University of Wyoming Extension News

UW Extension bulletin explores new farm bill, importance to Wyoming producers

Nicole Ballenger

Nicole Ballenger

An overview of the new farm bill and the importance to Wyoming is explored in a new bulletin from the University of Wyoming Extension.

The U.S. Farm Bill: Overview, and Program Participation and Importance in Wyoming” (B-1261) describes the origins of America’s farm and food programs, explains how these programs affect agricultural producers and food consumers and highlights the most important policy changes in the 2014 farm bill, said the author, Nicole Ballenger, a professor in the Department of Agricultural and Applied Economics.

The Agricultural Act of 2014 encompasses price and revenue safety nets for growers, conservation of cropland, food assistance for low-income households, rural development programs, support for research and extension at land-grant colleges of agriculture and more.

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UW sophomore joins National Beef Ambassador Team


Rachel Purdy

Rachel Purdy

A sophomore agricultural business student at the University of Wyoming is one of five selected to the 2015 National Beef Ambassador Team.

Rachel Purdy, who is also a UW Ag Ambassador, said growing up on her family’s farm near Pine Bluffs spurred her passion for the beef and agricultural industries and motivated her to become an advocate.

“I really do enjoy consumer events,” Purdy said. “I think it’s a really good way to reach consumers because there’s no such thing as a stupid question, and it’s a good way to educate them and have a good conversation about why we eat beef and how it gets to the consumer’s plate.”

Other team members are Will Pohlman, Arkansas, Alicia Smith, Texas, Kalyn McKibben, Oklahoma, and Demi Snider, Ohio.

Purdy, a student in the College of Agriculture and Natural Resources, first competed in the junior level in 2011, where she not only made it to third place, but was inspired – and determined – to make the national team for ages 17-21.

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Food insecurity, hunger, local food movements among topics at UW consumer issues conference

Professor Virginia Vincenti, left, visits with a presenter during last year's consumer issues conference.

Professor Virginia Vincenti visits with a presenter during last year’s consumer issues conference.

Hunger, food deserts – not desserts, deceptive food product claims, local foods movements and a congressman who tries to live on food stamps should provide food for thought at the 14th Consumer Issues Conference in Laramie.

“Food: Perceptions, Practices and Policies” is Oct. 8-10 at the Wyoming Union on the University of Wyoming campus.

There are three tracks: “Local Food,” “Legal and EthicalFood Policy Issues,” and “Global/National Food Markets,” said Dee Pridgen, one of the organizers, a presenter and the Carl M. Williams Professor in the UWCollege of Law.

National efforts to combat childhood and adult obesity, and an awareness of excessive food waste that has spurred food recovery programs are part of the program.

“We wanted to shine a light on these efforts and show how this idea could be applied locally and regionally,” said Pridgen.

USDA school nutrition guidelines that try to get children to eat more nutritious foods are another recent controversy, she said. Audrey Rowe, administrator of the USDA Food and Nutrition Service, will participate with local representatives to discuss the issues.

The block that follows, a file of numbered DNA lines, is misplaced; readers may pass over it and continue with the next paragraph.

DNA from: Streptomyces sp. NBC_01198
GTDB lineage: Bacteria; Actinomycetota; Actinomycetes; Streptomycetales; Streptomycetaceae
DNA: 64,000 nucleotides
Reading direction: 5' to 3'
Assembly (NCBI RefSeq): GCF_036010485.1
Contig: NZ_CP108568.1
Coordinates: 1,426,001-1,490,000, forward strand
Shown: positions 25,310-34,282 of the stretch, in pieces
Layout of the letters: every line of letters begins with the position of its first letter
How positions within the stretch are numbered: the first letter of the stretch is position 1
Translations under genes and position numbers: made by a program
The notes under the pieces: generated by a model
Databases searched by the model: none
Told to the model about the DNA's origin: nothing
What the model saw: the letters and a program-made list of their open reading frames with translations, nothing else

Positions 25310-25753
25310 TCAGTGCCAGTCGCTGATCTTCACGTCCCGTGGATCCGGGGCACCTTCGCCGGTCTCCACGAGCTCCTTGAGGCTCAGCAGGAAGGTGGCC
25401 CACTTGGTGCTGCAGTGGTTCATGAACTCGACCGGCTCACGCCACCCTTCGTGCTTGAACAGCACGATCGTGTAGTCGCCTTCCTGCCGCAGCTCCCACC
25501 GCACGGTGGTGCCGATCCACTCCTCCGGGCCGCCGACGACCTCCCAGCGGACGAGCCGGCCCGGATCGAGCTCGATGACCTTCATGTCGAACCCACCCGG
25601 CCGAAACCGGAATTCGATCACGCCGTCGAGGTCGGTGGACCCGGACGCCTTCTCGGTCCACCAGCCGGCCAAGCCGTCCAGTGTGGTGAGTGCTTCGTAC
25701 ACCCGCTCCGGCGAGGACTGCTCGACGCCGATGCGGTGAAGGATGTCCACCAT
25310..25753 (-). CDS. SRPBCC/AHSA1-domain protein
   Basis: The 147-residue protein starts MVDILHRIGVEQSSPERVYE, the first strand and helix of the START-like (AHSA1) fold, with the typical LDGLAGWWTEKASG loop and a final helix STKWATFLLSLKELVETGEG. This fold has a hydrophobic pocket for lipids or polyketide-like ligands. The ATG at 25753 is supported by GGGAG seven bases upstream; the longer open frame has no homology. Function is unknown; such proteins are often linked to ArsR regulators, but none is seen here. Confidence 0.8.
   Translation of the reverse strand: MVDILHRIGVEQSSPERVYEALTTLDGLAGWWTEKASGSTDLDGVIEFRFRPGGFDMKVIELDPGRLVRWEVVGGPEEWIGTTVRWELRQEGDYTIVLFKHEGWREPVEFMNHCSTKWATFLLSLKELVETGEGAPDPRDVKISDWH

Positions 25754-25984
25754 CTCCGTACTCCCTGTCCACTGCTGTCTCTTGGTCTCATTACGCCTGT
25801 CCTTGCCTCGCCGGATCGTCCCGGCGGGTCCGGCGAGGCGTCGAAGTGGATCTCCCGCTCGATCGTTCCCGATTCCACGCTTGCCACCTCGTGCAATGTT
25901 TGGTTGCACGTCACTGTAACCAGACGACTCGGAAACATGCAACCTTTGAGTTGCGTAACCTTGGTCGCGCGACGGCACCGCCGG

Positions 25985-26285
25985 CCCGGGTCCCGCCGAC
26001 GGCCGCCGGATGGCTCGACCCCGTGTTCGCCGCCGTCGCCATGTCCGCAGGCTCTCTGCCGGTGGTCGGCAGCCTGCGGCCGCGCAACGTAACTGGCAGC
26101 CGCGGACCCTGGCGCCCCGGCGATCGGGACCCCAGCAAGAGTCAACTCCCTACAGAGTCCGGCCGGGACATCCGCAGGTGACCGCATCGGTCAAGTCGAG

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Annual ag day barbecue Sept. 20 at UW

Ag organization students serve during last year's barbecue.

Ag organization students serve during last year’s barbecue.

The 32nd annual Ag Appreciation Day Barbecue at the University of Wyoming is 11 a.m.-1:30 p.m. Saturday, Sept. 20, prior to thestart of the University of Wyoming-Florida Atlantic University football game at 2 p.m.

The barbecue will be in the southwest corner of Fan Fest inside the Wyoming Indoor Practice Facility. Tickets are $12 for adults, $5 for children ages 6-12 and children ages 5 and under eat free.

The event, part of Ag Appreciation Weekend, raises money for College of Agriculture and Natural Resources student scholarships and organizations.

Event sponsors include the college, local businesses, agricultural groups and individual donors. Wyoming beef, pork and lamb sandwiches are prepared and served by members of the college’s student organizations.

Discounted football tickets are also available for Ag Appreciation Weekend. Tickets are $35 for adults and $15 for youths ages 3-18. Public prices are $40 and $20. Use the promo code AGWEEKEND and go to and follow the prompts.

University of Wyoming fills plant sciences department head position

Professor Jim Heitholt

Professor Jim Heitholt

A plant scientist with years of experience teaching students and conducting studies at research and extension centers is the new head of the Department of Plant Sciences at the University of Wyoming.

Jim Heitholt will leave his crop physiology position with Texas A&M University – Commerce and join the College of Agriculture and Natural Resources Aug. 18. He is scheduled to attend the Powell Research and Extension Center field day Thursday, July 17, near Powell.

“The appointment is a very exciting time for me personally,” said Heitholt, a professor in the Department of Agricultural Sciences with Texas A&M University – Commerce, who also has a joint appointment in the Department of Soil and Crop Sciences at College Station.

 “I am extremely grateful for this opportunity and intend to serve the students, faculty, staff, and college leadership and stakeholders as wisely and enthusiastically as I possibly can,” he said.

Bret Hess, associate dean of research in the college, served as one of two interim department heads during the search to fill theposition.

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